HarperCollins Publishers have produced a fair few Spider-Man books. They began with some movie tie-ins, both coloring/activity and story books. Now in the last year or two they've spit out a few small story books featuring a generic young Spider-Man.
This book is one of a matched pair, the other being Spider-Man: Clash with the Rhino. Both are 8" x 8", glossy card cover with 14 full color pages inside.
In this tale, Doctor Octopus is in his laboratory copying his notes for his weather control machine onto disk. We then slide into recap mode, as we see Ock gain his powers and then defeat Spider-Man in their first battle.
Unfortunately for Ock, Spider-Man swings past the lab at that very moment by complete coincidence. Man, ain't that bad luck. But let's just accept the one-in-a-million chance that represents and see what this leads to. Spider-Man in passing senses that something "is not right", and that's all he needs to start kicking butt and taking names.
So Spidey smashes through the window, then is surprised to see Doc Ock. Seriously. WTF? Spidey thinks something is wrong, so he doesn't look through the window and see Ock. He quite definitely smashes through first, and then he sees the bad guy. What kind of psycho is this Spider guy anyhow?
Well, Ock hits Spidey. So Spidey grabs the pile of disks, yelling "Come and get me Squid Limbs". Oh, how droll. Spider-Man knows he can't win in a fight, so he leads Ock outside and then tosses the disks at Ock, filling his arms. Ock grabs them. But why? They were just copies of the original data. What's so precious that he had to loose the fight to save them? And furthermore why did that plan require Spidey to actually go outside... or was that just the chance to smash through more windows?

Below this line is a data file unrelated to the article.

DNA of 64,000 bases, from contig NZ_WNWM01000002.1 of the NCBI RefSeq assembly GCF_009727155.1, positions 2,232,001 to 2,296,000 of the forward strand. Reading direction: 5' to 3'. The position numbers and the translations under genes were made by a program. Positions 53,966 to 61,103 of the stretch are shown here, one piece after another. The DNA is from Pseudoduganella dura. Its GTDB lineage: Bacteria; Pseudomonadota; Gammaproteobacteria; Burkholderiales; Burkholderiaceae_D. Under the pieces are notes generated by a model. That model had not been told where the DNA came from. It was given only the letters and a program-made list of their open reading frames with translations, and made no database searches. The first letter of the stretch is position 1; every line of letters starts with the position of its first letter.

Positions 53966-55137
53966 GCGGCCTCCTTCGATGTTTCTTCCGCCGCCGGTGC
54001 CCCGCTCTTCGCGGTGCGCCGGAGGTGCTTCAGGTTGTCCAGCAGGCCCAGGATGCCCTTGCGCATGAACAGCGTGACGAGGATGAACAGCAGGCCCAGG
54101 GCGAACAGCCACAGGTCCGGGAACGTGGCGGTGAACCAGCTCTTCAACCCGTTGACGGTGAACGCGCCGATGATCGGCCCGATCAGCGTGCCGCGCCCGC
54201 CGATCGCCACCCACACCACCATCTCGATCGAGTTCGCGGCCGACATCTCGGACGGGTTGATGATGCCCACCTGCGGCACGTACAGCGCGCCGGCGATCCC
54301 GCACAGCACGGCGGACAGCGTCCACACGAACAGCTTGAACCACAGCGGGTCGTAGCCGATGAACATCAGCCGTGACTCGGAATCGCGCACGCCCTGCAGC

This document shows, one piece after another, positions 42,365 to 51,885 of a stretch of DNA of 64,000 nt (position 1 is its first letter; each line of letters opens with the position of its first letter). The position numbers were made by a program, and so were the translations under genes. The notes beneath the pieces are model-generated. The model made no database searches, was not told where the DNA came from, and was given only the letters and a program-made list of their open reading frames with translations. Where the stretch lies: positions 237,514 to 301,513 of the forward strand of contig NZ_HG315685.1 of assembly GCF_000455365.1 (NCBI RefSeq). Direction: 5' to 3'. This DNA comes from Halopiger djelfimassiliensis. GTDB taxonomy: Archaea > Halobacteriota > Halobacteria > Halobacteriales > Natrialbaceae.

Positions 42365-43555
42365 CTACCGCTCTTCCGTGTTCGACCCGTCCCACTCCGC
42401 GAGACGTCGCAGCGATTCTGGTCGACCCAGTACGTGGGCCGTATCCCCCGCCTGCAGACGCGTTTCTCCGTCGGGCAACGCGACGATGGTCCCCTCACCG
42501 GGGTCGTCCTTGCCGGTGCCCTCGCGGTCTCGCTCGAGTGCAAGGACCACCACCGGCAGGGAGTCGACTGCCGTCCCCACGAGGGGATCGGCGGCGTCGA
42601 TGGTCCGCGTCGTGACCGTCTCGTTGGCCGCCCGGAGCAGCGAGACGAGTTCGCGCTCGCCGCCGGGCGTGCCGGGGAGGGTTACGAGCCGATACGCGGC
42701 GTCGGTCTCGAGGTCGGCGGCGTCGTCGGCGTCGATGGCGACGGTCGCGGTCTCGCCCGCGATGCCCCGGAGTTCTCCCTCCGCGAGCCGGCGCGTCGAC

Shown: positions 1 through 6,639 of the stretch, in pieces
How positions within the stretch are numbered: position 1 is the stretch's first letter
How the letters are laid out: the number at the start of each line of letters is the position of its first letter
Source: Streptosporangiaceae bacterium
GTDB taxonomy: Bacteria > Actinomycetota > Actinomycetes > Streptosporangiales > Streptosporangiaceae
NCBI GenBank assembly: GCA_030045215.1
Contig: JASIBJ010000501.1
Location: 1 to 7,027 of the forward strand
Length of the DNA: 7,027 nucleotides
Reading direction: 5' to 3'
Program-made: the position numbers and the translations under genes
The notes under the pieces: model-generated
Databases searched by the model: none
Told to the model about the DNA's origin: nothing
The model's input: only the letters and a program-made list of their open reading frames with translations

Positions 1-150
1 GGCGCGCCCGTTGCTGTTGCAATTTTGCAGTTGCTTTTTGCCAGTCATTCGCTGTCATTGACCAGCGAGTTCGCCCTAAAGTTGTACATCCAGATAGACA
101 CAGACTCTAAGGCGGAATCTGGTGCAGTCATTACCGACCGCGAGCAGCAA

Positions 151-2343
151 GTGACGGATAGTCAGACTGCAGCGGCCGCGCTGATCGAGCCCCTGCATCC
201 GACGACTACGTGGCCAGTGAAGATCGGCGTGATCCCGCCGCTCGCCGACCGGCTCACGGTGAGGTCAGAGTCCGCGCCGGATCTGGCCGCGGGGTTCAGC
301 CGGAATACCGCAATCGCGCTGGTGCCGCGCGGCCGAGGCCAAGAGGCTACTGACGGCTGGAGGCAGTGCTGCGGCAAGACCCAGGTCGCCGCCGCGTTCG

Spidey wins, then ransacks Ock's lab to find about Ock's scheme. Then he leaves Ock hanging upside-down over a dumpster calls the cops. The cops laugh... "It looks like someone took out the trash."
This book is twenty four pages long. Full color pages. And yet, it contains absolutely nothing of interest or value.
What? You say that 24 pages isn't actually that much? Really? Well, the Gettysburg Address would fit in well under two lines per page. Coleridge's "Kubla Khan" would only require a little more than that. Genesis 1 only requires 31 lines to create the whole damn world! So let's not underestimate the power of two dozen pages here.
Writer Jennifer Frantz has written words which do a disservice to the term "story". This collection of text is an insult to Spider-Man, and an insult to children.
Artist Andie Tong (one of the regular artists on Spectacular Spider-Man (UK Magazine)) does his valiant best, but nothing could save this disaster. Rock bottom half-a-web here.